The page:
“Ms. Freeman, good luck.”
“Wait! What’s going to happen to me now?”
Toni raised their eyebrows and smiled. “You? Most likely you’re getting off easy. In cases like this, both suits are almost always summarily thrown out by a judge. This might be confusing and disorienting, but once I’m done drowning these firm idiots in motions, these lawsuits are just going to disappear. In fact, they will never have been filed in the first place”
“How will I know if things work out?”
“If things go the way I expect, you’ll never hear from me, or any of these other fools again. It will be like it never happened. If things don’t go the way I want … well, time will tell.” They smiled, and their eyes sparkled in the sun. “I hope things work out with you and your girlfriend. If your future self isn’t too upset about all this, I hope she looks me up in 2035.” Toni held their forearm up to their mouth and spoke into it. “Toni to dispatch. Prep the chrono-pad for incoming.” With one last smile and nod, they pressed a button on their forearm and vanished.
Katrina looked around. Jia Bao was gone, too. She was all alone, standing on the edge of the field outside of Tubman Hall, under an oak tree, it’s leaves rustling gently in the Spring breeze. Overhead, a sparrow wheeled and bobbed in the perfectly blue sky.
At the sound of her name, Katrina flinched. She looked up, resigned to finding herself staring at yet another besuited lawyer from the future brandishing an envelope, but instead, Jessica slid onto the bench next to her. Her bright blue hair fell in a curtain over one eye, the sunlight catching streaks of darker purple from an old dye job and glinting off the silver studs that ran along the rim of her ear. Her light brown skin glowed bronze where the sun made it through the oak leaves overhead: the ridge of her small, cute nose; one bare shoulder; the soft curve where the top of her breasts peeked out from her tank-top. Katrina caught her breath; Jessica was gorgeous.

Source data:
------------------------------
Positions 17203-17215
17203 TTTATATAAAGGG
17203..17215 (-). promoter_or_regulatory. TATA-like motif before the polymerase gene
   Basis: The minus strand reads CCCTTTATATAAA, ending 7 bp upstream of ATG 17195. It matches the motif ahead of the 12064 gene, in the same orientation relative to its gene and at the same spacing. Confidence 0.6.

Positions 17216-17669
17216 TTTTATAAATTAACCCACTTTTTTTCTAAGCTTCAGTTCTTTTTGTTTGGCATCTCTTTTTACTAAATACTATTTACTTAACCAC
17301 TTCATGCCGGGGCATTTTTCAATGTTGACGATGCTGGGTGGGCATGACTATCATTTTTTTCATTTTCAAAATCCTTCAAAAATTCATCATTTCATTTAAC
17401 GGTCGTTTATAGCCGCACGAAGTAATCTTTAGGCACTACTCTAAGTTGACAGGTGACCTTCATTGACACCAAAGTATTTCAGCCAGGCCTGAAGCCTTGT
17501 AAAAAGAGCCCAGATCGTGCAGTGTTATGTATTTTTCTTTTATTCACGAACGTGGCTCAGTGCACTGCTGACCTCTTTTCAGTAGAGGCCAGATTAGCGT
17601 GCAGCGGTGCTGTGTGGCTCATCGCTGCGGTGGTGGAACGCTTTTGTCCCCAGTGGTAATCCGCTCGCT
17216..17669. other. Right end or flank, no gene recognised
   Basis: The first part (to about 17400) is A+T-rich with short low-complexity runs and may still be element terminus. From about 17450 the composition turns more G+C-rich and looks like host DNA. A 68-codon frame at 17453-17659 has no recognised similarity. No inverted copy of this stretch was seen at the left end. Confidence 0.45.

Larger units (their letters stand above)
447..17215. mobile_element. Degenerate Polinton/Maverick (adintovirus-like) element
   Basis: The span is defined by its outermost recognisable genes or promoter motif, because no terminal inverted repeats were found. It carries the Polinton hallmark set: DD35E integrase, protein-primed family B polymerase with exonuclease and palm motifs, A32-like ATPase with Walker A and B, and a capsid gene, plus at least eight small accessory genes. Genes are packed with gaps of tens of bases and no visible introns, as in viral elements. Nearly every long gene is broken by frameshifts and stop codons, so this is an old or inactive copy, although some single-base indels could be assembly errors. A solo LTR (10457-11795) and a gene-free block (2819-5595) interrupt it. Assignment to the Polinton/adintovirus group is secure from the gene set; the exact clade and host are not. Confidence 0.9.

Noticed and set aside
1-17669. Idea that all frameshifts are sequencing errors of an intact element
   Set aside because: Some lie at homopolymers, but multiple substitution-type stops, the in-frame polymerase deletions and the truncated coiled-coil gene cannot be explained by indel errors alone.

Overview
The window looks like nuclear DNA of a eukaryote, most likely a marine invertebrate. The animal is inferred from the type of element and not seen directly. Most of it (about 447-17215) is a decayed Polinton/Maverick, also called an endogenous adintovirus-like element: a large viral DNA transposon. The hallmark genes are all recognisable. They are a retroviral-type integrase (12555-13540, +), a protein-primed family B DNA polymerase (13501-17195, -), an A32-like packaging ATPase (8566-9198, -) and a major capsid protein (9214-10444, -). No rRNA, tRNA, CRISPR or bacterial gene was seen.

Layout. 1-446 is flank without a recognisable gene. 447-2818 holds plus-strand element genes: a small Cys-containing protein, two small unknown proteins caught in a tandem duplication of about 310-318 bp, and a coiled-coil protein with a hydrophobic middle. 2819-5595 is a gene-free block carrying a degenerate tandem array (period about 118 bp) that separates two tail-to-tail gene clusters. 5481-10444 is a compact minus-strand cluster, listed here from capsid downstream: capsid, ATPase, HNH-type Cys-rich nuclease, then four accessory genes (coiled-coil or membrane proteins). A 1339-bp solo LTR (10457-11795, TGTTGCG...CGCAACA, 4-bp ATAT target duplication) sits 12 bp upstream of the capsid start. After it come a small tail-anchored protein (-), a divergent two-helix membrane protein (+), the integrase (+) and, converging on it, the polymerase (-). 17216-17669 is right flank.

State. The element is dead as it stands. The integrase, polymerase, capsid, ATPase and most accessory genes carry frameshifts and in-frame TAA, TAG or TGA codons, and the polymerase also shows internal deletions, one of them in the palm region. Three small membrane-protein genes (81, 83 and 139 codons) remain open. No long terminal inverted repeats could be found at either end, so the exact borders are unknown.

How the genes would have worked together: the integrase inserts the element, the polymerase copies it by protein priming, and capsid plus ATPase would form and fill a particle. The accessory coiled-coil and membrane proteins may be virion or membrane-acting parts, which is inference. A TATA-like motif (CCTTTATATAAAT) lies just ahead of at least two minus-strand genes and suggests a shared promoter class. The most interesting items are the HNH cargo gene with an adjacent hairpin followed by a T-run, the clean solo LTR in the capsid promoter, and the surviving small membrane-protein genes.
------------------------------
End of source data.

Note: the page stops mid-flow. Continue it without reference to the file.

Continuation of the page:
“Hey, you okay?” Jessica’s hand rested on Katrina’s thigh. “‘Cause I’m worried about you. Back there, in the coffee shop?”
Katrina looked at where the other woman’s fingers touched her jeans, shook her head to clear her mind, then gave a rueful smile. “Yeah. Yeah, I’m fine, Jessica. Thanks. I was feeling off, but now I’m fine.” She stood up. “Can I get a raincheck on that coffee? I think I’m not going to be in class today. I’ve really got to check in on my girlfriend.”
Jessica smiled back. “Of course. Gotta take care of the homefront first. Text me later and let me know when you’re free?”
“Will do. Don’t know if I’ll be free for a while, but I’ll text.”
Katrina cut through the grass field, headed back towards her and Rashida’s place. She barely noticed that the dew was soaking through her Converse. She dialed Rashida’s number as she walked, and was surprised when her girlfriend picked up on the first ring.
“Trina, what’s up? Sorry I was so out of it this morning. Something wrong?”
Katrina grinned “No, nothing’s wrong. In fact, I’m great.”
She could hear the frown on the other end of the line. “Wait. It’s Tuesday. Don’t you have class right now?”
“I’m skipping class today, and I’m on my way back home right now. I think we need to talk about our future…”